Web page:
Global Health Corps offers a range of paid fellowships with various health organizations in Malawi, Rwanda, Uganda, the United States, and Zambia, giving participants the chance to become leaders in the health equity movement. To be eligible, applicants must be 30 years or younger, have a bachelor’s degree or equivalent, and be proficient in English. Check the website for application guidelines and deadlines.

This fellowship program is available to students and recent graduates from Bosnia and Herzegovina, Denmark, Germany, Greece, the Netherlands, Poland, Ukraine, and the United States, as well as students of other nationalities are enrolled or graduated from universities in those countries. This fellowship is designed to bring together a group of international students to explore issues surrounding discrimination, resistance, and minority groups. Application instructions and deadlines for each fellowship cohort year can be found on the website.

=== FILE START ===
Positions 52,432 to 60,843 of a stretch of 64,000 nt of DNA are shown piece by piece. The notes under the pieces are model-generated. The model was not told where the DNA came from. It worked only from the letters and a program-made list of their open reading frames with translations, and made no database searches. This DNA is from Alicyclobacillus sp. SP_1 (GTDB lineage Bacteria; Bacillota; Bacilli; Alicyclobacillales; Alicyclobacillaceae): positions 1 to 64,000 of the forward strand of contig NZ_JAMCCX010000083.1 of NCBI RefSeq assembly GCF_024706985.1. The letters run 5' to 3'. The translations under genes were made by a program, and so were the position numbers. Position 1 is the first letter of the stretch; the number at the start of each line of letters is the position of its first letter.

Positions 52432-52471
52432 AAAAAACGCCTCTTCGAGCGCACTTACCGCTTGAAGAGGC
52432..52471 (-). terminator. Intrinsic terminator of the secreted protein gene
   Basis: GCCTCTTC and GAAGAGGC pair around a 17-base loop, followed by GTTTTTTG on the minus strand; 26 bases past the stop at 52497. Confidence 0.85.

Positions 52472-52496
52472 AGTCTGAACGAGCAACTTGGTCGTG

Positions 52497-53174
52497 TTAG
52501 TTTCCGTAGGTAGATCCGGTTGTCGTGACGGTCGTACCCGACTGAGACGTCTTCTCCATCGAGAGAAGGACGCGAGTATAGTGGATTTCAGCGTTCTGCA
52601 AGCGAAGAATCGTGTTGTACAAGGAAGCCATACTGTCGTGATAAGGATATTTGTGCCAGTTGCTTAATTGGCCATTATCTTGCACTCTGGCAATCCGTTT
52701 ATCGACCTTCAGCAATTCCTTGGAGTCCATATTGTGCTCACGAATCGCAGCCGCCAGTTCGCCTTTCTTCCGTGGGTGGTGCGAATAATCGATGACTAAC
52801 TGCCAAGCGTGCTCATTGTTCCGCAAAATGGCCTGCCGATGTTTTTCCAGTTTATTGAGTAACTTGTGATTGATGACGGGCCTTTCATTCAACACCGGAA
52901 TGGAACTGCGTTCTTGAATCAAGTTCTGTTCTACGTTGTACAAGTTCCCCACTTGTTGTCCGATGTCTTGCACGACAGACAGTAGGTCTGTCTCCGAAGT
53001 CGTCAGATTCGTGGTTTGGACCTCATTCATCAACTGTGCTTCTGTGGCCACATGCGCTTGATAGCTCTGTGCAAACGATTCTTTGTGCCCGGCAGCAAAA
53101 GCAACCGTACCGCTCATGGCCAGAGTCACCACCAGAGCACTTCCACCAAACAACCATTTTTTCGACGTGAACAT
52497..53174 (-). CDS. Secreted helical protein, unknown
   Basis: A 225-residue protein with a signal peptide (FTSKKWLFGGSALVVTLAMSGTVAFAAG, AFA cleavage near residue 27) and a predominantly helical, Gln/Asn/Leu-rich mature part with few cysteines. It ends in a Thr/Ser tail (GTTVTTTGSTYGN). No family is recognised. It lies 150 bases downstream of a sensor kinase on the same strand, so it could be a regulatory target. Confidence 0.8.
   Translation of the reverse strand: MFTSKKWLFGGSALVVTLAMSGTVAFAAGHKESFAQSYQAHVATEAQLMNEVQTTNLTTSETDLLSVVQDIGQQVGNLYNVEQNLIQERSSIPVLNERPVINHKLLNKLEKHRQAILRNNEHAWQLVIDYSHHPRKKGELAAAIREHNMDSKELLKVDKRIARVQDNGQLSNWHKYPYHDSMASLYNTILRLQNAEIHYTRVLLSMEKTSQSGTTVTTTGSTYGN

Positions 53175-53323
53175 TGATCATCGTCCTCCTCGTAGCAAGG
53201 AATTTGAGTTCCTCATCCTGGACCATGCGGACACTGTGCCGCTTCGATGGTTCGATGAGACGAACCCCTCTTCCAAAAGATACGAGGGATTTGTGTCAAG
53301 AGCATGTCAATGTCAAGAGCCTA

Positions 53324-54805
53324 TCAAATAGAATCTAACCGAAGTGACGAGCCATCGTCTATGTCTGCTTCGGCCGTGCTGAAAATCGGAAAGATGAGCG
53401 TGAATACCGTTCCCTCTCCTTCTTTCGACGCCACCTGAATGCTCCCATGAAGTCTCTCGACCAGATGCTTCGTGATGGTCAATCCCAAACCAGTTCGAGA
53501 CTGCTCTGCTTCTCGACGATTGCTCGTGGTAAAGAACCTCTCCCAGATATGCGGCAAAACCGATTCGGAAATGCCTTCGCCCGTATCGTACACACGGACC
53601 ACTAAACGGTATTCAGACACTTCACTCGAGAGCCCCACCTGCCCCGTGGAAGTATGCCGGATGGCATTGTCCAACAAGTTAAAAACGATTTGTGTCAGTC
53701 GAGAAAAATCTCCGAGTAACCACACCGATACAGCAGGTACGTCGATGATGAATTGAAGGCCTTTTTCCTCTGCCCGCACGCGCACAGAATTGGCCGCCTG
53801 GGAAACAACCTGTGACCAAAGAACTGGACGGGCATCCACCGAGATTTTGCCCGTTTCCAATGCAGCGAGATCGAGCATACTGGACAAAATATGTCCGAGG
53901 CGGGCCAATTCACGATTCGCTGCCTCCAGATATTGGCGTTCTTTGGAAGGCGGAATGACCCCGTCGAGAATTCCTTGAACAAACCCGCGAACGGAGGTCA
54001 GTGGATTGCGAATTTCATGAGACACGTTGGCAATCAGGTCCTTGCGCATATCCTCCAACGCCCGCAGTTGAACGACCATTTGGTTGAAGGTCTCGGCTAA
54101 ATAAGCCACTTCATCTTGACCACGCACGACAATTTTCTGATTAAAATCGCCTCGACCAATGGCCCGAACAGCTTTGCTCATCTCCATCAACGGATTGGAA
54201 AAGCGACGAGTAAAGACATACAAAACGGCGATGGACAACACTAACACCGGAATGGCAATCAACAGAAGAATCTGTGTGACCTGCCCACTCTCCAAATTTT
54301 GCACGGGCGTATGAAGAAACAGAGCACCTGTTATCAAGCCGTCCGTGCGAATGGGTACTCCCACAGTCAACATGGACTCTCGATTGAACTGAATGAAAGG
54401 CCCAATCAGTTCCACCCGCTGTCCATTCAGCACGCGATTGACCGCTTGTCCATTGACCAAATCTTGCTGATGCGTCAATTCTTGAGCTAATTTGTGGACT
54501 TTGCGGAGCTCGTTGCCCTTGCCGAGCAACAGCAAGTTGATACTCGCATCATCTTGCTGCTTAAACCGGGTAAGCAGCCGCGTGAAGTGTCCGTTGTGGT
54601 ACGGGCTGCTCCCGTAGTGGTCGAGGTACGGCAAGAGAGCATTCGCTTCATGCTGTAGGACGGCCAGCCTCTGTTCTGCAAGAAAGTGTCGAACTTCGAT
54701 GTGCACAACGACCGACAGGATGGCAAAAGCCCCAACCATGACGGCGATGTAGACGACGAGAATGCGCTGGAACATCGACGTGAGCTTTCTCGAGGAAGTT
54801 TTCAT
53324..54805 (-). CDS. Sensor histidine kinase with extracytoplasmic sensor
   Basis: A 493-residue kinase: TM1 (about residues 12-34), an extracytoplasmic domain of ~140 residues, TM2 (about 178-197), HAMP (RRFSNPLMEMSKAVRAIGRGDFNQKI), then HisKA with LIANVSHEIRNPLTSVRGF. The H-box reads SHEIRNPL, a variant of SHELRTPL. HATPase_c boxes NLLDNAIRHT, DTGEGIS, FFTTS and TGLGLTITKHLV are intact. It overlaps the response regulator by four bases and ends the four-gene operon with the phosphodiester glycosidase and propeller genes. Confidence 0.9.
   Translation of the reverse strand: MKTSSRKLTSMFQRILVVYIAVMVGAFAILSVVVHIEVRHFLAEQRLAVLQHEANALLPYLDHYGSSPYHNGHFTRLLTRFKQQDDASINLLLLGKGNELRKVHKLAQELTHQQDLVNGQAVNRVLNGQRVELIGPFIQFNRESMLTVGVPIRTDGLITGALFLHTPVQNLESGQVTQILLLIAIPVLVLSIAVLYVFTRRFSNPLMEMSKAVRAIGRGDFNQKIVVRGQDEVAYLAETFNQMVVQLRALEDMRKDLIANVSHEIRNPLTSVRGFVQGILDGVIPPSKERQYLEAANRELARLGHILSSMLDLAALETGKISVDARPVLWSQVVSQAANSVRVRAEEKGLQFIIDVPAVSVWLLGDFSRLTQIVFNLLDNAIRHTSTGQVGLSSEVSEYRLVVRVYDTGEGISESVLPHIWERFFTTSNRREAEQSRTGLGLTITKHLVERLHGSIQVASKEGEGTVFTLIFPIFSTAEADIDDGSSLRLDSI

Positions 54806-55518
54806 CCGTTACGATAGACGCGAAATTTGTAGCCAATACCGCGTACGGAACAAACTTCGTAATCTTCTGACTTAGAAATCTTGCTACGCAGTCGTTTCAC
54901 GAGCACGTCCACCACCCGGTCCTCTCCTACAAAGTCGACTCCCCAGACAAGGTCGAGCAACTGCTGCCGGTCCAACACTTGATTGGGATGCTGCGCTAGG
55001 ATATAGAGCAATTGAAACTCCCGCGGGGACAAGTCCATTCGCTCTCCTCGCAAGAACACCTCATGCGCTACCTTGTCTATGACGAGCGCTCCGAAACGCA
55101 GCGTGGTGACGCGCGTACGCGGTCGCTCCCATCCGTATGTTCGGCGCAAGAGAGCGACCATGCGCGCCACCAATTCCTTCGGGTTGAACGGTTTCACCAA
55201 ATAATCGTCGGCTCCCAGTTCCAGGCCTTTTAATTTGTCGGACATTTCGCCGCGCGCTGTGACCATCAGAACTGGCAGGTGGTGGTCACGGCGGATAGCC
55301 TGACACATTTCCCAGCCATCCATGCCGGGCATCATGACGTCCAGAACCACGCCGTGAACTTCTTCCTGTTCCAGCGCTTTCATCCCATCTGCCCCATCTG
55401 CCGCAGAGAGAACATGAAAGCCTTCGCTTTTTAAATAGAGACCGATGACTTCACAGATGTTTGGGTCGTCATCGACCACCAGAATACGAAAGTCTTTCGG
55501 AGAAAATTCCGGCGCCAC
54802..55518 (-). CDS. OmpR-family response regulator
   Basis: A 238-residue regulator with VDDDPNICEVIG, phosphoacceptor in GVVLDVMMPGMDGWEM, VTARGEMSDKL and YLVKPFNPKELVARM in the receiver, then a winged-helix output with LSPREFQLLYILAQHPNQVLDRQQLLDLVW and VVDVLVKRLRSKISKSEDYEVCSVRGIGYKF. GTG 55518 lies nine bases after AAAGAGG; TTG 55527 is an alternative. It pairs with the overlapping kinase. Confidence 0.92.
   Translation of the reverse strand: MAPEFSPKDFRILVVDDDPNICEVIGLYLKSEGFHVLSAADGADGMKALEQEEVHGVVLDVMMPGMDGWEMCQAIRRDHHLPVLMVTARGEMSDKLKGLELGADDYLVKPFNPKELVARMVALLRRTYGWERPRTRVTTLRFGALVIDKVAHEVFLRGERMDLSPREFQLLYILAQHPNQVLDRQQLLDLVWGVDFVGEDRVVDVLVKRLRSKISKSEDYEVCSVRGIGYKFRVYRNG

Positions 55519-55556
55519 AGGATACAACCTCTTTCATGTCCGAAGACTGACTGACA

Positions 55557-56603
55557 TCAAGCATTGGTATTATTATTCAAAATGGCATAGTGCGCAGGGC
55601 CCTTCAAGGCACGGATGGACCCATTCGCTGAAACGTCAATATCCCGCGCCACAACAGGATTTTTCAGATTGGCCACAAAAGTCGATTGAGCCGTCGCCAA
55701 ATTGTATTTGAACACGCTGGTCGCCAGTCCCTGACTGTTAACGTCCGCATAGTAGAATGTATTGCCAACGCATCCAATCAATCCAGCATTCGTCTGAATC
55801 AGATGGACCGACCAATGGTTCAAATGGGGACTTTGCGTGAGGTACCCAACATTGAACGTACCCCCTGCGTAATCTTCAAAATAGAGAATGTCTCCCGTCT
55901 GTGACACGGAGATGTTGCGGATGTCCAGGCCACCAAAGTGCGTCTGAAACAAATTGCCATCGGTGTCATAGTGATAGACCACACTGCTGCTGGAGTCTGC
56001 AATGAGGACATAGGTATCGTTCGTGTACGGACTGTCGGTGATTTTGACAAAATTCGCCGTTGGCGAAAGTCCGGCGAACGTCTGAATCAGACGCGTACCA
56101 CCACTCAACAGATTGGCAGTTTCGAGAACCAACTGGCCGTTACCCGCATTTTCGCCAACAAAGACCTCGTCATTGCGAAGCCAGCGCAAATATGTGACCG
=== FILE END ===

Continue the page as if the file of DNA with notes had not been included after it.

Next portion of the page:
This program was developed for undergraduate and graduate students working to become leaders in public health and the fight against HIV/AIDS. Through this opportunity, interns and fellows dedicate their time to public policy research and writing on emerging issues in AIDS policy, including biomedical research, domestic and international AIDS funding, harm reduction, equity, and human rights. For the fellowship program, applicants must have completed an undergraduate degree, and a graduate degree in public health or a related field is preferred but not required. All fellowship positions last up to six months and are full-time, paid.

This fellowship program supports students pursuing LL.M. degrees at Columbia who show potential to become leaders in the field of human rights. Through this program, recipients receive tailored skills training and career mentoring in practice and academia of human rights law. They also will be invited to participate in special events with human rights experts and participate in various research projects with the Human Rights Institute. To apply, students must also be eligible for the LL.M. program at Columbia and have completed an application for the graduate program. Students can be awarded partial to full scholarships, as well as a living stipend depending on financial need.